Megyn Kelly Slams Seth Rogen for Insulting Paul Ryan in Front of Kids

On her 9:00 a.m. ET hour show on Monday, NBC anchor Megyn Kelly blasted liberal actor Seth Rogen for refusing to take a picture with House Speaker Paul Ryan and even shaming the Wisconsin Congressman in front of his kids. None of the other network morning shows mentioned Rogen’s incivility toward the Republican leader.

“You know the actor, Seth Rogen? Well, Paul Ryan’s kids wanted a picture with him and as soon as he saw that they were Paul Ryan's kids, he said, ‘No, I won’t do it.’ And then he lectured the kids on how bad their dad was in front of their dad,” Kelly explained to her audience after Rogen revealed the incident during an appearance on Friday’s Late Show With Stephen Colbert.

 

 

The in-studio audience booed Rogen as Kelly added that the celebrity “went on to say, ‘These kids should learn if they like a movie or a song, the person who made that probably doesn’t like their father.’” The host concluded: “That, to me, is so wrong.”

One of Kelly’s panelists, Karamo Brown from the Netflix show Queer Eye, noted: “Seth Rogen did say that where he was very conflicted about it...” Kelly interrupted: “He should be. He should be.” Brown continued: “..because this was his opportunity to talk to someone that he disagreed with, but also there’s children there.” Kelly declared: “He shamed them. He shamed them because of who their dad is.”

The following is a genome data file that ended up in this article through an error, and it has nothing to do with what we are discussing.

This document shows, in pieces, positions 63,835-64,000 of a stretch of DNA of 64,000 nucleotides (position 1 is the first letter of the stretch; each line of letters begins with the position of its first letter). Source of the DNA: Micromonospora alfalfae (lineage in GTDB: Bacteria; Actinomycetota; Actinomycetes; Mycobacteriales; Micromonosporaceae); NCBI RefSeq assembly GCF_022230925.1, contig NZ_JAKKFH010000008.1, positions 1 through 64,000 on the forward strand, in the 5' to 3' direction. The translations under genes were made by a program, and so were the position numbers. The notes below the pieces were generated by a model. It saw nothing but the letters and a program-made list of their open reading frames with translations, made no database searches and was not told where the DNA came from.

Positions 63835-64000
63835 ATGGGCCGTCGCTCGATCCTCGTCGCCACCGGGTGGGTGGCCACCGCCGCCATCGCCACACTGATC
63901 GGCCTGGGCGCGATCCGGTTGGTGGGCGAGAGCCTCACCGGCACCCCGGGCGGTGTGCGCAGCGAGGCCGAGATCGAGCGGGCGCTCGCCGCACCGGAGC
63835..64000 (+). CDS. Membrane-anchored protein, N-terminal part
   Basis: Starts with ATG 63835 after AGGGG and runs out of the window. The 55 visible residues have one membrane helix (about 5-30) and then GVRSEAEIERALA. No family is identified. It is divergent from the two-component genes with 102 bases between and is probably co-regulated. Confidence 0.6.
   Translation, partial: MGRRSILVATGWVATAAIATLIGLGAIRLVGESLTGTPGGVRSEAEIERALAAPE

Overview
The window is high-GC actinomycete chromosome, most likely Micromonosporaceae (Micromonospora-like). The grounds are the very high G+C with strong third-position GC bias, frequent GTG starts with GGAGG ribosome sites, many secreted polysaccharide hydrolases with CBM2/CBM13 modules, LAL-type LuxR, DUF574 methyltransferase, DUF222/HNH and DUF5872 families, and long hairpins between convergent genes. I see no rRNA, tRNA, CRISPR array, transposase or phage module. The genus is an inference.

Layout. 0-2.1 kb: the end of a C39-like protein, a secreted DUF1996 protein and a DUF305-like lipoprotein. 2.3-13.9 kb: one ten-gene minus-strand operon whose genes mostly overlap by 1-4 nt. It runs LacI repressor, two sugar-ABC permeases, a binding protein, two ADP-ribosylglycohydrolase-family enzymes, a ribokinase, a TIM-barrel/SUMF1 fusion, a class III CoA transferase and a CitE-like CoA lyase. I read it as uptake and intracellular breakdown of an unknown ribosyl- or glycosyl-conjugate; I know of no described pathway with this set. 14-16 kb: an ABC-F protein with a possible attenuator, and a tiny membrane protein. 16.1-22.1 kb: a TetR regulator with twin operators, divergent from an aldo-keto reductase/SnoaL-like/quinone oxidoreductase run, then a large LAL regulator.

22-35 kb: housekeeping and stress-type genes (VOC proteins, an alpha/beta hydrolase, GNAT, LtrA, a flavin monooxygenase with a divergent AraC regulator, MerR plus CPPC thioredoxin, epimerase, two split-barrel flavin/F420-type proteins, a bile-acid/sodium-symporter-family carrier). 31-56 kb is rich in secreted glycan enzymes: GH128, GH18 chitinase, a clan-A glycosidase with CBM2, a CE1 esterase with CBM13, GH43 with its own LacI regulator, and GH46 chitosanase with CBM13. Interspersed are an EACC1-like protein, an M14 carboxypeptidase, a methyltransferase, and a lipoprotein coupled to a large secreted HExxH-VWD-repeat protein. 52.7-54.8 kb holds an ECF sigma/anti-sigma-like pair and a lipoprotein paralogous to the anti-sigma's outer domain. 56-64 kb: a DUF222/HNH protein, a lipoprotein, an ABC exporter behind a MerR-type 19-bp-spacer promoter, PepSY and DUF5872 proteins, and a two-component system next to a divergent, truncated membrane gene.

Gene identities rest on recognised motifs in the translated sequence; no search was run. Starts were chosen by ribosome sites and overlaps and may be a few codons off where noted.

At first, Brown admitted how nasty it was: “As a father, I would have been – yeah, I would have been upset as well. If I was a father and someone talked to me in a way that my children were there.” However, the reality show personality then ran to Rogen’s defense and similarly denounced Ryan: “But I think it can also open a conversation for those kids to understand that your father is doing some really terrible and horrible things in our country right now.”